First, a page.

You’ve probably read about phishing emails, personal identity scams, and theft of financial data. But did you know social media may also be a security risk for your business?
Social media is crucial for a business trying to reach audiences online. However, it’s also critical to protect the enormous amount of information shared and stored on social media. It’s probably a good idea to take the following steps to safeguard data and reduce risks to your business:
- Check the authenticity of links before you click on them. Just like in a phishing email, a link shared on social media (even by a trusted friend) can be malicious. A link might download malware which could damage your company’s entire network, or it may require you to enter a password that will enable access to sensitive information on your device.
- Require employees to sign social media agreements. Social media policies should include specific rules around social media posts or shares as well as guidelines on communication with clients via social media. Other important components of a social media policy include:
- Rules around personal social media use at work
- Confidentiality agreements
- Designated employee responsible for managing your company’s social media accounts
- Expectations for keeping software and company devices updated
- Tips on how to identify and avoid scams, attacks and other security threats
- Legal and regulatory statements
- Who to notify if there’s a concern around social media conduct or security
- Make full use of up-to-date anti-malware and antivirus software. The newest anti-malware software detects, removes and repairs damage caused by a harmful program. Some anti-malware software even blocks hostile websites and viruses in real-time. Antivirus software tracks and removes older threats such as Trojans and worms as well as unwanted spyware and adware installed on your computer without your knowledge.
- Avoid entering personal information on unfamiliar sites. Only enter usernames, passwords or other personal data on trusted, proven sites. Use Snopes.com to check the authenticity of a scam or information before trusting it.
- Keep social accounts active. Old accounts/pages or those that your company rarely uses are more likely to be targeted by hackers. A hacker might use your businesses social media pages to send malicious links to others or share false information about your business. If the account is not accessed often, delete it or close it down before you suffer any damage.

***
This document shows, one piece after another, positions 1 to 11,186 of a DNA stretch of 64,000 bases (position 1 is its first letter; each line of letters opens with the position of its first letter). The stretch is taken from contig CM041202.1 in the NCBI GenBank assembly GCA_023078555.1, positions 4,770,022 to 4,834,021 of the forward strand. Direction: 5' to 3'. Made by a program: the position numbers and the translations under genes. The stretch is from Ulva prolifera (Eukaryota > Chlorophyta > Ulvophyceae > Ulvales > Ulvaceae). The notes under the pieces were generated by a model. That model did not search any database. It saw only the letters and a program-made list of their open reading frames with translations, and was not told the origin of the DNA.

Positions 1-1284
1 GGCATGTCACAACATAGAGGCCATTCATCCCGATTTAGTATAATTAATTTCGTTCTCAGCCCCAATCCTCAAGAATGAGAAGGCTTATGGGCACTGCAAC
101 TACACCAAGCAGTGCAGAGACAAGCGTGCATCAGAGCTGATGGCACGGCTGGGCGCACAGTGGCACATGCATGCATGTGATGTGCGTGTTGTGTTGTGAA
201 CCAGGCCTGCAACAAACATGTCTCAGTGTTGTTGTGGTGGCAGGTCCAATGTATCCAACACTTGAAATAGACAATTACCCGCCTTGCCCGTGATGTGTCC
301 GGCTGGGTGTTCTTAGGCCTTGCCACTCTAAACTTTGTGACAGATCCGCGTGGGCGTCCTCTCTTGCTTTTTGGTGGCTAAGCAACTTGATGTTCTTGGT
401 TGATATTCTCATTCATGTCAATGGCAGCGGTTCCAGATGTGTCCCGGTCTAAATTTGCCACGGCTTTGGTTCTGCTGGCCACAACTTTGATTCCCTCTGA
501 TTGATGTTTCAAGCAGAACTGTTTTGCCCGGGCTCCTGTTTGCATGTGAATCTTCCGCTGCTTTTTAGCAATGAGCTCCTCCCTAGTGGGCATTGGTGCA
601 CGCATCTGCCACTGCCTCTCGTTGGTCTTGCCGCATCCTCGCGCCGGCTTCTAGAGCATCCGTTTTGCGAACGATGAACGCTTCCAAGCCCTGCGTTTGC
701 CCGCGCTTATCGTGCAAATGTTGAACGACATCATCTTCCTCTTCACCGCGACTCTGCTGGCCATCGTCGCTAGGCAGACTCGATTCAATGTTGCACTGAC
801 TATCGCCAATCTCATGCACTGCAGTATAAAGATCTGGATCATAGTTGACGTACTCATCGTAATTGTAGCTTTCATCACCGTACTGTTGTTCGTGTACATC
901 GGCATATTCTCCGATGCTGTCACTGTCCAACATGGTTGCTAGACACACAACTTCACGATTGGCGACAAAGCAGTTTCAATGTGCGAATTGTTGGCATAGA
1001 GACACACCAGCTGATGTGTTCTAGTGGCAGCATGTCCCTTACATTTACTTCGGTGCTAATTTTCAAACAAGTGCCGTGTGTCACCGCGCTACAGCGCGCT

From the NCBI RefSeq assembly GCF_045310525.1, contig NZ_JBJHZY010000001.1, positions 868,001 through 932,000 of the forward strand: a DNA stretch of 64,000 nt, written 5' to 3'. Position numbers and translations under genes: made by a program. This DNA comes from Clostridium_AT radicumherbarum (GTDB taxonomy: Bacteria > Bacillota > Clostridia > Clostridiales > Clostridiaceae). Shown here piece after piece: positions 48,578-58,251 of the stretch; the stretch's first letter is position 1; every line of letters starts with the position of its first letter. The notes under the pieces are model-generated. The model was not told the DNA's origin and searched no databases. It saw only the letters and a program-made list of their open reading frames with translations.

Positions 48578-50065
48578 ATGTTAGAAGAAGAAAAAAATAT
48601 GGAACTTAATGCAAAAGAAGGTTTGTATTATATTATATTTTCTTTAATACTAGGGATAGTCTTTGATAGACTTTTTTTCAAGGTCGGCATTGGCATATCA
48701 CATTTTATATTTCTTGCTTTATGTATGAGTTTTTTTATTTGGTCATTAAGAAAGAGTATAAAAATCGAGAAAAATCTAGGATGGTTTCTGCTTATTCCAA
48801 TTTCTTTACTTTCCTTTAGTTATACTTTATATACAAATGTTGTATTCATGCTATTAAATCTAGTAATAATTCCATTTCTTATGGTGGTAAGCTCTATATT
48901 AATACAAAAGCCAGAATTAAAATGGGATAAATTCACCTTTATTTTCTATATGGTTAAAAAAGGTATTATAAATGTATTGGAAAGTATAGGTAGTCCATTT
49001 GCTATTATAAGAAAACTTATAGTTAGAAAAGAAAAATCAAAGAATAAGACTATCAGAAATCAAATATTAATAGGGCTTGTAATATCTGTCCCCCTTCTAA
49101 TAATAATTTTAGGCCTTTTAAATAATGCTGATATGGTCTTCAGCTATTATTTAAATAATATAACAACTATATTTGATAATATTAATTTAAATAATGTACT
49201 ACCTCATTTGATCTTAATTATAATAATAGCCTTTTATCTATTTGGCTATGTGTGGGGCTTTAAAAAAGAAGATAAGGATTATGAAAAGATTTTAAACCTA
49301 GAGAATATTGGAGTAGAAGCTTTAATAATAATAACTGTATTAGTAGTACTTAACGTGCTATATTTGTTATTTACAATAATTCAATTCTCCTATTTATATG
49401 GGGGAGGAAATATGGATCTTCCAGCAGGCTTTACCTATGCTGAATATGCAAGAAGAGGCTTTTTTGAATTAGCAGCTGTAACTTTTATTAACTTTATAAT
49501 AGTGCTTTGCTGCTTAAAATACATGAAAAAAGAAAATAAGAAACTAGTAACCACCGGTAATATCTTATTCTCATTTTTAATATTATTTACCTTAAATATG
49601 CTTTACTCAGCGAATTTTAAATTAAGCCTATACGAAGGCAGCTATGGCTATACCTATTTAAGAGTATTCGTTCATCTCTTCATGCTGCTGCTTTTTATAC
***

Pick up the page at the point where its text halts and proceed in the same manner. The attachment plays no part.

- Be cautious when installing third-party social media apps. You may have heard of the questionable FaceApp which has irrevocable access to the facial photos used and created within it. There are other apps that integrate with major social media networks without proper security safeguards that leave users vulnerable to hackers or information gathering. If you are currently using any apps that have access to your social profiles and pages, you will want to review their permissions and information/access sharing procedures.
- Protect your phone with a password. You might be surprised to learn that about half of smartphone users don’t lock their phones with a password. It’s best to use the fingerprint or numeric code options as well as two-factor authentication for accessing social media tools. Within a business, GRIT recommends using “business manager accounts” which enables your company to clearly outline who has rights to make changes and updates to a social media platform. At GRIT, we are known for our digital services, which includes managing business social media accounts to enhance security. To learn more about our digital services and how we can help protect your social media accounts, reach out to us today.
- Hold employee trainings on social media security. Protect yourself by scheduling a special security training or adding it to your regular meetings to ensure your staff are making the best choices online to reduce risk for your business.
- Limit access to your social accounts. Research has found that the most common cyber security threats originate from poor judgment by employees rather than predatory hackers. If you limit access to your social accounts to small group of administrators, this will help reduce your risk. Even if your team regularly works on social content, only a couple of them need to have rights for posting.
- Conduct a quarterly review of settings and threats. Check to ensure the privacy settings on your social pages are up-to-date since many social networks change administrative functionality regularly. Review the list of those with access to publish posts and update or limit that control as needed.
Using social media safely is a great way to connect with your target audiences. Following just a few simple steps will drastically reduce your company’s vulnerabilities online!
If you’re looking for more ways to make sure your business’s digital footprint is secure or reach your audiences in the most effective way, get in touch with us today!